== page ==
Participants described a time in which they felt either angry or afraid, and were then told to choose between different pairs of objects. Each time, the choice was presented with a defined goal, such as “you are looking for a lightweight flashlight.”
Participants who had been primed to feel angry were more likely to choose the objects that aligned with those goals than fearful participants. Participants also rated their own state of arousal—meaning how excited, bored, or stressed they were—and these various states did not affect their choices.
The researchers found that another group of participants was less likely to defer a decision between two roundtrip airline tickets when they were angry than when they were sad. These participants also switched between the two ticket options fewer times, and took less time to choose overall. Yet another experiment showed that participants were less likely to engage in making trade-offs and choosing a middle-of-the-road, compromise option when they were angry.
Are angry consumers more satisfied with what they choose?
In the final studies, Maimaran and her colleagues tested if this is the case. Participants were asked to choose between cookies and a cash prize. A week later, they were contacted and asked how satisfied they were with their choice. Those who had been primed to feel angry were more satisfied with their prize choice than sad or neutral participants. Maimaran and her colleagues replicated this result when letting another group of participants choose among restaurant gift cards, finding that angry consumers were more satisfied with their choice.
“So not only are angry consumers making fewer trade-offs, taking less time to choose, and making more goal-consistent choices, they are eventually more satisfied with what they choose,” Maimaran says.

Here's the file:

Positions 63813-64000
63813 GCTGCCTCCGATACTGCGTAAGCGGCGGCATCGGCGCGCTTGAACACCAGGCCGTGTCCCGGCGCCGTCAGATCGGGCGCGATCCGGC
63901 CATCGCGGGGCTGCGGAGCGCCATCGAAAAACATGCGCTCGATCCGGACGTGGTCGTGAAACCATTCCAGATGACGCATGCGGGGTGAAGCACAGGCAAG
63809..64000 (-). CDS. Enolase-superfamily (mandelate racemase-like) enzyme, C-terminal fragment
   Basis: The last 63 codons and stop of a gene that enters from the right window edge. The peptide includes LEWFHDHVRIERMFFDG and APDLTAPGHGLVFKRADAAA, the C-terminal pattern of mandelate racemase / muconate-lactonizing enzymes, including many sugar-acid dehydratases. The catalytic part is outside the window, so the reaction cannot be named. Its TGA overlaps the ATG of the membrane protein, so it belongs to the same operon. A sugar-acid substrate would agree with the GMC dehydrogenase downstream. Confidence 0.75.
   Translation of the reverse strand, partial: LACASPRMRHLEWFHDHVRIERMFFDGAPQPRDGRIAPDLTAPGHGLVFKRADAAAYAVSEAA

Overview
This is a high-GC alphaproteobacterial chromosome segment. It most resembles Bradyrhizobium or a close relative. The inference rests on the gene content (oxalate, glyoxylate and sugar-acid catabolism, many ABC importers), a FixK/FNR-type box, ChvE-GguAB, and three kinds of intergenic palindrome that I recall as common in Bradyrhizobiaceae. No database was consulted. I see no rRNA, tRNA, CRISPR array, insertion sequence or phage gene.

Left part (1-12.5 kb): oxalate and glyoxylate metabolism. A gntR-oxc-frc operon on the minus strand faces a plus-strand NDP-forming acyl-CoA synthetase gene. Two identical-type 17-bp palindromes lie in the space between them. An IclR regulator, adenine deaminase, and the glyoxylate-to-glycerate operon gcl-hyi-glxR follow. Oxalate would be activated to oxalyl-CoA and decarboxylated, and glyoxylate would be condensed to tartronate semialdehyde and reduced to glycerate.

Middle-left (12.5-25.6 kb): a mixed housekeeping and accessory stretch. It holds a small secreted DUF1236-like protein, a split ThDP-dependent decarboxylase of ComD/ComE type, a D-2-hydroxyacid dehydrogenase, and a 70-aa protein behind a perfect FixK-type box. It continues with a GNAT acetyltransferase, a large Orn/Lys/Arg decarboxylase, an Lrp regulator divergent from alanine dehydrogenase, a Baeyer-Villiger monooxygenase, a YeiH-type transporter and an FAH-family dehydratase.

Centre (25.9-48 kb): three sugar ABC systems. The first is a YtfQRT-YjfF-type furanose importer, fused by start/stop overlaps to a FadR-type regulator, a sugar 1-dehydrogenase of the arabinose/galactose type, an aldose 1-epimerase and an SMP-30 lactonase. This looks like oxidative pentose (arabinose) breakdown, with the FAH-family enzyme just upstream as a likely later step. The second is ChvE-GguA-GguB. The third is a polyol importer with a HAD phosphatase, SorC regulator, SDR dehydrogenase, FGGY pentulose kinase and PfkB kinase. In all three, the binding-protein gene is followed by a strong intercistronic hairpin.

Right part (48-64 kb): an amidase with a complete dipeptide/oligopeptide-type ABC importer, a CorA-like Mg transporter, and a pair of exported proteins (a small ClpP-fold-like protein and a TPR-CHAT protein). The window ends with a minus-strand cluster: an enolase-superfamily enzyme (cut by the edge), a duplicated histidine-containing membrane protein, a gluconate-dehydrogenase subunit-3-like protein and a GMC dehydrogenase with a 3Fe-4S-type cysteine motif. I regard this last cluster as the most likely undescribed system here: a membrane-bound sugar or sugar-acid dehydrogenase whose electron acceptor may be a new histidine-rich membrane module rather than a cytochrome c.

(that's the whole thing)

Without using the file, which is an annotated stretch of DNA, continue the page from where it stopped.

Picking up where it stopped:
Taken as a whole, the results indicate that anger can be an important tool for marketers, as long as it’s used in a subtle, smart way.
“You don’t want consumers becoming angry with your product or company,” Maimaran says. “You cannot use it as a blanket emotional target. We just show that in certain circumstances, anger can have beneficial results.”
Anger is already used as a tool to guide certain behaviors. Political campaigns, for example, often use anger against the other candidate to propel voters to the polls. Maimaran said that managers could use a similar tactic if their employees are angry about company decisions, like salary freezes or layoffs. If these decisions are in response to external factors—such as the economy or a decrease in product demand—managers might be able to redirect employees’ anger elsewhere and use it to guide staff toward company goals.
“It can be tricky, but whenever possible, managers should consider using anger to direct employees in positive directions,” Maimaran says.
People should also consider how angry they, themselves, are when making decisions. Of course, there are times when it is smart to cool off before sending an irate email. But there are other times when your anger might help you to focus on what’s really important.
“It is counterintuitive, but there could be situations where we make the right decision when we are angry,” Maimaran says. “Anger can help lead us to good decisions.”
Companies will need to address employees’ needs differently going forward.
Simply making your idea sound attractive typically won’t cut it, according to the authors of the forthcoming book, “The Human Element.”
Coworkers can make us crazy. Here’s how to handle tough situations.
Plus: Four questions to consider before becoming a social-impact entrepreneur.
Finding and nurturing high performers isn’t easy, but it pays off.
A Broadway songwriter and a marketing professor discuss the connection between our favorite tunes and how they make us feel.